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3 things to look for in a good mentor

All of us can get caught up in the 9-to-5 every now and then and as a result, we lose focus of bigger career goals. A mentor can help you refocus your attention and keep you grounded so that you don’t lose sight of the bigger picture. 

One of the best ways to develop your career is to learn from people who have already achieved success. A good mentor helps you to connect with the right people and plot your future career plans.

Most of us know that having a mentor can be a powerful thing in our careers, but it’s now always easy to know what qualities to look out for. That’s why we’ve curated the three most important questions to answer when you’re on the lookout for a coach or mentor to guide you in your career.

Do you admire your mentor?

If there’s something you admire about a person in your professional environment, it’s often a sign of what you’d like to see more of in your own career. Don’t underestimate the power of admiration and ask yourself this question before you approach a potential mentor or coach.

This also means that said mentor should have an expertise or deep knowledge in the space you already work in or want to work in. This commonality will not only help you to understand each other professionally, it’s also often key to keeping the relationship going strong in the future.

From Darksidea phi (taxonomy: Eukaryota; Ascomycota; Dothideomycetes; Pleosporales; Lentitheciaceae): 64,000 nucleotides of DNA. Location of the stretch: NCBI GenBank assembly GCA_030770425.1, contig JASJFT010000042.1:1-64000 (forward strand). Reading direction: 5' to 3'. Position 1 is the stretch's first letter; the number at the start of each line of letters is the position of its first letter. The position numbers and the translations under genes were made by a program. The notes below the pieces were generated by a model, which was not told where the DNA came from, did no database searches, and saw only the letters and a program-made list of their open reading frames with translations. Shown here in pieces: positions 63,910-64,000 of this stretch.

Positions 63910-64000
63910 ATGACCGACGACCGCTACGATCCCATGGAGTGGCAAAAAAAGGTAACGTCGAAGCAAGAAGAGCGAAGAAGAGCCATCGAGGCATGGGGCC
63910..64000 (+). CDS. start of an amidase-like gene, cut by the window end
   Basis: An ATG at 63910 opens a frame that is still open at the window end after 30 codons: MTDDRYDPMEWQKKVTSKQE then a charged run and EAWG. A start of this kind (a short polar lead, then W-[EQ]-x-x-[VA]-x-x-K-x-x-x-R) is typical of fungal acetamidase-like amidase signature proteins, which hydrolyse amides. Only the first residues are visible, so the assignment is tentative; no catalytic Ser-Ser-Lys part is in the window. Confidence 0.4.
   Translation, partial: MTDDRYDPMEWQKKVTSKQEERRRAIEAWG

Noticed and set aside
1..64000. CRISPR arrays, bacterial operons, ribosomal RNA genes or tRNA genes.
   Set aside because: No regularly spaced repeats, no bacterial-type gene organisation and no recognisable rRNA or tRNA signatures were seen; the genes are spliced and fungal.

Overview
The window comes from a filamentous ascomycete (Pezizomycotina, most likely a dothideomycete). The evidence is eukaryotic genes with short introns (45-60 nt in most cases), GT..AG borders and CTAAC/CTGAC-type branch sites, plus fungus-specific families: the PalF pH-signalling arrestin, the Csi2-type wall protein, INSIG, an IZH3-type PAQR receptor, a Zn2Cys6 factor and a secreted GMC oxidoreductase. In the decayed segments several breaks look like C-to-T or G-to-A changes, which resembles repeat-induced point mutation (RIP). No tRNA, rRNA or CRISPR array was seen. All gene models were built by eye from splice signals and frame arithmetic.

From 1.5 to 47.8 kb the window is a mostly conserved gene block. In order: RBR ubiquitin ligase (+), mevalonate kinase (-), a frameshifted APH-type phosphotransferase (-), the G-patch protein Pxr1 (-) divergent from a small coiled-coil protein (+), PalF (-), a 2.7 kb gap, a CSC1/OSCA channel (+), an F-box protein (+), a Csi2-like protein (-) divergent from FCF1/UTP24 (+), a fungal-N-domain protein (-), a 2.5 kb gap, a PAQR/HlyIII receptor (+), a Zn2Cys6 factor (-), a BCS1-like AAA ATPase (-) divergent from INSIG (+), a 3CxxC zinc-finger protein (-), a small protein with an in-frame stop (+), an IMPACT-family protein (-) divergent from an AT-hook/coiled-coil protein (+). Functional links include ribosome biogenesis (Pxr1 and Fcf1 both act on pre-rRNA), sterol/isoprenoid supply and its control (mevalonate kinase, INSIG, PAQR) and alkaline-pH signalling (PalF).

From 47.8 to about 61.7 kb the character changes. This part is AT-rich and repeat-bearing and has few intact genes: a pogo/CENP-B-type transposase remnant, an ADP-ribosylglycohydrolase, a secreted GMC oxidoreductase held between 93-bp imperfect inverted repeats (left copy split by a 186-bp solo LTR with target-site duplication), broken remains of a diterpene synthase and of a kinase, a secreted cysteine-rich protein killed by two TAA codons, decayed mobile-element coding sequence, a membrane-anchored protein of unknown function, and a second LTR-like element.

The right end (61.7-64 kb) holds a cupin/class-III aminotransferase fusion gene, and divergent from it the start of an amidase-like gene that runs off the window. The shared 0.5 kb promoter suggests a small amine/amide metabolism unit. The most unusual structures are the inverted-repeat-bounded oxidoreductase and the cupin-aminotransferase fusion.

Can you be honest and transparent?

You want to feel comfortable enough with your mentor to be open about what you need. If you want real advice and tips about moving forward in your career, you need to feel like you can be honest. Often, feeling comfortable is down to how good of a listener the person on the opposite side of you is.

Look out for mentors who do not actively listen to what you say or are easily distracted when you get together. You want to work with someone who is enthusiastic about mentoring you and has an eagerness to invest in others and pave the way for them to learn and grow.

Does your mentor challenge you?

A good mentor should challenge you, push back at times or even offer a different perspective or way of thinking. This helps to broaden your view on things and nudge you away from your comfort zone. Growth and comfort often do not gel well together, so you will want someone who recognises this.

Don’t forget that you can have a variety of mentors. You could have a mentor that helps you with growing executive presence, while another is the best at advising you on becoming more resilient at work. You can have as many mentors as you want at the same time. In fact, this approach is more realistic than having one career guru who guides you through your working life forever.

Beyond the points stated above, we all have our own unique ideas of what makes a good mentor. What are the key personal qualities you look out for when building a relationship with a potential mentor? Tweet us your thoughts!

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